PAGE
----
AnandTech Storage Bench 2011

Last year we introduced our AnandTech Storage Bench, a suite of benchmarks that took traces of real OS/application usage and played them back in a repeatable manner. Anand assembled the traces out of frustration with the majority of what we have today in terms of SSD benchmarks.

Although the AnandTech Storage Bench tests did a good job of characterizing SSD performance, they weren't stressful enough. All of the tests performed less than 10GB of reads/writes and typically involved only 4GB of writes specifically. That's not even enough exceed the spare area on most SSDs. Most canned SSD benchmarks don't even come close to writing a single gigabyte of data, but that doesn't mean that simply writing 4GB is acceptable.

Originally we kept the benchmarks short enough that they wouldn't be a burden to run (~30 minutes) but long enough that they were representative of what a power user might do with their system. Later, however, we created what we refer to as the Mother of All SSD Benchmarks (MOASB). Rather than only writing 4GB of data to the drive, this benchmark writes 106.32GB. This represents the load you'd put on a drive after nearly two weeks of constant usage. And it takes a long time to run.

1) The MOASB, officially called AnandTech Storage Bench 2011—Heavy Workload, mainly focuses on the times when your I/O activity is the highest. There is a lot of downloading and application installing that happens during the course of this test. Our thinking was that it's during application installs, file copies, downloading, and multitasking with all of this that you can really notice performance differences between drives.

2) We tried to cover as many bases as possible with the software incorporated into this test. There's a lot of photo editing in Photoshop, HTML editing in Dreamweaver, web browsing, game playing/level loading (Starcraft II and WoW are both a part of the test), as well as general use stuff (application installing, virus scanning). We included a large amount of email downloading, document creation, and editing as well. To top it all off we even use Visual Studio 2008 to build Chromium during the test.

The test has 2,168,893 read operations and 1,783,447 write operations. The IO breakdown is as follows:

AnandTech Storage Bench 2011—Heavy Workload IO Breakdown
IO Size % of Total
4KB 28%
16KB 10%
32KB 10%
64KB 4%

Only 42% of all operations are sequential; the rest ranges from pseudo to fully random (with most falling in the pseudo-random category). Average queue depth is 4.625 IOs, with 59% of operations taking place in an IO queue of 1.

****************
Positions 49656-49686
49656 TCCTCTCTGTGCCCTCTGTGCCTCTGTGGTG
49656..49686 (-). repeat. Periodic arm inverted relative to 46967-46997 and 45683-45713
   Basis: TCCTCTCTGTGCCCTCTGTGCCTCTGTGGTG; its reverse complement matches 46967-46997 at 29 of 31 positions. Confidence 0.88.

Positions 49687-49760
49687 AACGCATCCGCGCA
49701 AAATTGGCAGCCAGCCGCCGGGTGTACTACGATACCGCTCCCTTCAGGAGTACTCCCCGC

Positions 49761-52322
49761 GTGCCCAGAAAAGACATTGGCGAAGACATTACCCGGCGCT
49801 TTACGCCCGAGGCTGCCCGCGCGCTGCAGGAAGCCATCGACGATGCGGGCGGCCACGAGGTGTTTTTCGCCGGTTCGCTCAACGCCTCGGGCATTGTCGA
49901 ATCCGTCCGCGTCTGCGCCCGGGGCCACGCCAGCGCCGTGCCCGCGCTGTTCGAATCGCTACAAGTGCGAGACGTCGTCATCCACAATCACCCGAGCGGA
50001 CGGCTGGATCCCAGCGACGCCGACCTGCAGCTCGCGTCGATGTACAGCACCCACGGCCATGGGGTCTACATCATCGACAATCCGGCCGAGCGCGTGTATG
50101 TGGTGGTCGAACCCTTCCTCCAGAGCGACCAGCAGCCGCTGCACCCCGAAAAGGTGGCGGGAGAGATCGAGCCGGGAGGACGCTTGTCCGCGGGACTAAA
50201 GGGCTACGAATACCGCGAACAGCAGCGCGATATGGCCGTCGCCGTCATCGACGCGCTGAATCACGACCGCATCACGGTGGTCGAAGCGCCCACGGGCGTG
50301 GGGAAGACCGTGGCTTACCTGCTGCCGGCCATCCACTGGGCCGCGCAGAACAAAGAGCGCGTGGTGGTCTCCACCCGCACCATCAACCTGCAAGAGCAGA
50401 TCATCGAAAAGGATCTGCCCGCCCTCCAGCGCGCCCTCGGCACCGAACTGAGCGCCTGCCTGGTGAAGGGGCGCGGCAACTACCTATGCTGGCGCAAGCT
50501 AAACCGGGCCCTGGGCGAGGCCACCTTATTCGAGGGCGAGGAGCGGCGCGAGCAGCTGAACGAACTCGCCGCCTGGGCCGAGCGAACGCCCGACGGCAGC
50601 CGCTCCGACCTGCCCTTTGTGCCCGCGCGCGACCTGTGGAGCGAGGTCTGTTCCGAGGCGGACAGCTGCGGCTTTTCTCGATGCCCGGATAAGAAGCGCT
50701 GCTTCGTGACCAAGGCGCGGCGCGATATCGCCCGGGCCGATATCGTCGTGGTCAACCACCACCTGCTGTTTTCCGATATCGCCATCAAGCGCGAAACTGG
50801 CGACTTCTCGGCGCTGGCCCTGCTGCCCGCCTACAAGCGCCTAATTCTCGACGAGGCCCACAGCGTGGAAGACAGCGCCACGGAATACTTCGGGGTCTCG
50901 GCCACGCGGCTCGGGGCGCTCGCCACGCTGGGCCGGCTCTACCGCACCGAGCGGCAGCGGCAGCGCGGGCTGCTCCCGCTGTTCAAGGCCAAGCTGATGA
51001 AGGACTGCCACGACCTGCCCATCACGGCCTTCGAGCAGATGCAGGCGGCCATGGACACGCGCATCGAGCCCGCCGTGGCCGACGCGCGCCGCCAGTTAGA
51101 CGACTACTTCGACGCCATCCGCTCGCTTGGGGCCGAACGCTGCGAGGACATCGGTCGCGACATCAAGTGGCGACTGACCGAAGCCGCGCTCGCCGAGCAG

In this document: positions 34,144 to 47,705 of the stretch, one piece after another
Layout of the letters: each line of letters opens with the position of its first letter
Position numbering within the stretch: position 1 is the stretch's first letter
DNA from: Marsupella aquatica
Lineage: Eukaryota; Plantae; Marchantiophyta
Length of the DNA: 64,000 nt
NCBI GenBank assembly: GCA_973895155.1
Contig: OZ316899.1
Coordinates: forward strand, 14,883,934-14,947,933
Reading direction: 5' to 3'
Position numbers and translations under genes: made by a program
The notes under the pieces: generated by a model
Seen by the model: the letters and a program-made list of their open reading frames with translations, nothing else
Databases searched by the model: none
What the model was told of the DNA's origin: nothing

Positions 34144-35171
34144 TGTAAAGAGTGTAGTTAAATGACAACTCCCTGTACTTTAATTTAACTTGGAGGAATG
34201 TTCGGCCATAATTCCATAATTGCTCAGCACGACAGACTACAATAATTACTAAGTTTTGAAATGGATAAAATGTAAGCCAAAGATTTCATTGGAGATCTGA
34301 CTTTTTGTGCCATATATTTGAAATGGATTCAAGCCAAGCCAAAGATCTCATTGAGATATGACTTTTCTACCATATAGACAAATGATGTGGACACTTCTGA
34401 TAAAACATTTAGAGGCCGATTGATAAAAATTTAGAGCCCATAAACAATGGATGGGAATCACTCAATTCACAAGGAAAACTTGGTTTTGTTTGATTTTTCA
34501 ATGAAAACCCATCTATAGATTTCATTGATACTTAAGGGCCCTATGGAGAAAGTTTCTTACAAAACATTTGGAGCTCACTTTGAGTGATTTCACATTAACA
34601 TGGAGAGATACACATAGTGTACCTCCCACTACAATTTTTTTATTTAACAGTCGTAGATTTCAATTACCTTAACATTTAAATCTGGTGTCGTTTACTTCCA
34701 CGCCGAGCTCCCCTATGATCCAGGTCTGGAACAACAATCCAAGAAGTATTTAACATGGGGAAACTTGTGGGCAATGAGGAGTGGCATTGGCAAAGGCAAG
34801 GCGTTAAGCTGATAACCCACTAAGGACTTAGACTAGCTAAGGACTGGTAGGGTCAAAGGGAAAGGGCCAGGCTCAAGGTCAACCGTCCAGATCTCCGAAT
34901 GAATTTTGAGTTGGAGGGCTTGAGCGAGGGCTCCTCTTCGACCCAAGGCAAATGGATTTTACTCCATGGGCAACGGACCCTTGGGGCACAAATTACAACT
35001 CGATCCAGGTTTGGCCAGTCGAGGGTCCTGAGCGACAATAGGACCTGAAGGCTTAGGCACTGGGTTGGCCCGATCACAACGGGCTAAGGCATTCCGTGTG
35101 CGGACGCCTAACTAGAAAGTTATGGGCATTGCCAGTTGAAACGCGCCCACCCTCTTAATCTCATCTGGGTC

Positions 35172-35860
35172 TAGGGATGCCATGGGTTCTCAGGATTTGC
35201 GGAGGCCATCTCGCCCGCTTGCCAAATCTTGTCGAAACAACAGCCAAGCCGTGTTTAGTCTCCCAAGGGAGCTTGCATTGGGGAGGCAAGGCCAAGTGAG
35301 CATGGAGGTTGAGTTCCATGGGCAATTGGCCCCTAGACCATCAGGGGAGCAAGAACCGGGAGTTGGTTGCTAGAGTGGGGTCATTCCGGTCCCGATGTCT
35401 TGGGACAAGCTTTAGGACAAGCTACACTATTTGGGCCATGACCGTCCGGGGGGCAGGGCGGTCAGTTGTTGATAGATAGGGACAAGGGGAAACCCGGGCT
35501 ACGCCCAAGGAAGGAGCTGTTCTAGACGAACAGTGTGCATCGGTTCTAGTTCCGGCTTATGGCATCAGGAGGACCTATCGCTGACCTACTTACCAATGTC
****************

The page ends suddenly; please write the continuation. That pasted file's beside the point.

Many of you have asked for a better way to really characterize performance. Simply looking at IOPS doesn't really say much. As a result we're going to be presenting Storage Bench 2011 data in a slightly different way. We'll have performance represented as Average MB/s, with higher numbers being better. At the same time we'll be reporting how long the SSD was busy while running this test. These disk busy graphs will show you exactly how much time was shaved off by using a faster drive vs. a slower one during the course of this test. Finally, we will also break out performance into reads, writes, and combined. The reason we do this is to help balance out the fact that this test is unusually write intensive, which can often hide the benefits of a drive with good read performance.

There's also a new light workload for 2011. This is a far more reasonable, typical every day use case benchmark. It has lots of web browsing, photo editing (but with a greater focus on photo consumption), video playback, as well as some application installs and gaming. This test isn't nearly as write intensive as the MOASB but it's still multiple times more write intensive than what we were running last year.

We don't believe that these two benchmarks alone are enough to characterize the performance of a drive, but hopefully along with the rest of our tests they will help provide a better idea. The testbed for Storage Bench 2011 has changed as well. We're now using a Sandy Bridge platform with full 6Gbps support for these tests.

AnandTech Storage Bench 2011 - Heavy Workload

We'll start out by looking at average data rate throughout our new heavy workload test:

Heavy Workload 2011 - Average Data Rate

The SX900 is slightly faster than the Vertex 3 and Force GT here, which is most likely due to the newer firmware as I noted in the incompressible sequential read/write speed section. I asked Anand to test a 120GB ADATA S511, which is based on the same SF-2281 controller and utilizes 25nm Intel MLC NAND. The SX900 and S511 should be as similar as possible; however, they don't share the same firmware version. The SX900 is reported to have firmware version 5.0.1 in Device Manager, whereas the S511 Anand tested was running 3.2.2. That's the most current firmware for the S511 and it dates back to November 2011, so this is likely the reason for the difference in performance.

Heavy Workload 2011 - Average Read Speed

Heavy Workload 2011 - Average Write Speed

The next three charts just represent the same data, but in a different manner. Instead of looking at average data rate, we're looking at how long the disk was busy for during this entire test. Note that disk busy time excludes any and all idles, this is just how long the SSD was busy doing something:

Heavy Workload 2011 - Disk Busy Time

Heavy Workload 2011 - Disk Busy Time (Reads)

Heavy Workload 2011 - Disk Busy Time (Writes)

AS-SSD Incompressible Sequential Performance AnandTech Storage Bench 2011 - Light Workload
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  • Kristian Vättö - Monday, June 11, 2012 - link

    TheJian,

    Reading your comments actually got me interested in the whole situation. It's kind of odd to see increasing profits given that the companies were "struggling" due to floods just a few months ago. A quick conclusion would be that the HD market was getting too low-profit now that SSDs are becoming more and more popular, so the HD companies decided to blame the floods and use that as a tool to limit supply temporarily and increase prices.

    I'll talk to Anand and see what he thinks. This is definitely an intriguing topic - maybe the HD companies are just ripping people off?
    Reply
  • TheJian - Wednesday, June 13, 2012 - link

    In my opinion, based on the numbers, that isn't really a question. It's a REALITY. There is NO other way to look at it. Hopefully Anand will come to the same conclusion and post an article about it. I see Dailytech picked up the article I referenced and posed it (shame...LOL - At least it wasn't Mick...). I was going to just paste my stuff onto that post from the 11th, but I didn't want to give them more hits for whoring out my post...ROFL). I don't want to see that crap repeated, I wanted it TORN APART! :)